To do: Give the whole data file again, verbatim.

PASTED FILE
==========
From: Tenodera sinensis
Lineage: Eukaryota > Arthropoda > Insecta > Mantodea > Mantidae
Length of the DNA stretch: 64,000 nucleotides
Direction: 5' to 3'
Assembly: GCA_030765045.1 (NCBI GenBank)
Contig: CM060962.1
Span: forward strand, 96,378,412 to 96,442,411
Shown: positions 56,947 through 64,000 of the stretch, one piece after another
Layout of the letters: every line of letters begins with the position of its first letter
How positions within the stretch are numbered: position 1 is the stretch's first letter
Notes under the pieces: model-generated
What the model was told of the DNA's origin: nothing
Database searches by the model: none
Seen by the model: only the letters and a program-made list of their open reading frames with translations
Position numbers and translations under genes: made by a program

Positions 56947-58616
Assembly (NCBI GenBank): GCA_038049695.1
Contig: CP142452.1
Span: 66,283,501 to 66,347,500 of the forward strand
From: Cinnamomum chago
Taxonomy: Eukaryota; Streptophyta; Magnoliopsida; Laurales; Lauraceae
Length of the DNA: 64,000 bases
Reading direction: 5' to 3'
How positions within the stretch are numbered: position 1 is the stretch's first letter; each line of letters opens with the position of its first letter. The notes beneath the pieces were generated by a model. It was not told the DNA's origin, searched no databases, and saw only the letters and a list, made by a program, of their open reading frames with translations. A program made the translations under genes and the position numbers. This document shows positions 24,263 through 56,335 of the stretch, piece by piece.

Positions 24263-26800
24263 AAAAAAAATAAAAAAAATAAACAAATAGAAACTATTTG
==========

From: Tenodera sinensis
Lineage: Eukaryota > Arthropoda > Insecta > Mantodea > Mantidae
Length of the DNA stretch: 64,000 nucleotides
Direction: 5' to 3'
Assembly: GCA_030765045.1 (NCBI GenBank)
Contig: CM060962.1
Span: forward strand, 96,378,412 to 96,442,411
Shown: positions 56,947 through 64,000 of the stretch, one piece after another
Layout of the letters: every line of letters begins with the position of its first letter
How positions within the stretch are numbered: position 1 is the stretch's first letter
Notes under the pieces: model-generated
What the model was told of the DNA's origin: nothing
Database searches by the model: none
Seen by the model: only the letters and a program-made list of their open reading frames with translations
Position numbers and translations under genes: made by a program

Positions 56947-58616
Assembly (NCBI GenBank): GCA_038049695.1
Contig: CP142452.1
Span: 66,283,501 to 66,347,500 of the forward strand
From: Cinnamomum chago
Taxonomy: Eukaryota; Streptophyta; Magnoliopsida; Laurales; Lauraceae
Length of the DNA: 64,000 bases
Reading direction: 5' to 3'
How positions within the stretch are numbered: position 1 is the stretch's first letter; each line of letters opens with the position of its first letter. The notes beneath the pieces were generated by a model. It was not told the DNA's origin, searched no databases, and saw only the letters and a list, made by a program, of their open reading frames with translations. A program made the translations under genes and the position numbers. This document shows positions 24,263 through 56,335 of the stretch, piece by piece.

Positions 24263-26800
24263 AAAAAAAATAAAAAAAATAAACAAATAGAAACTATTTG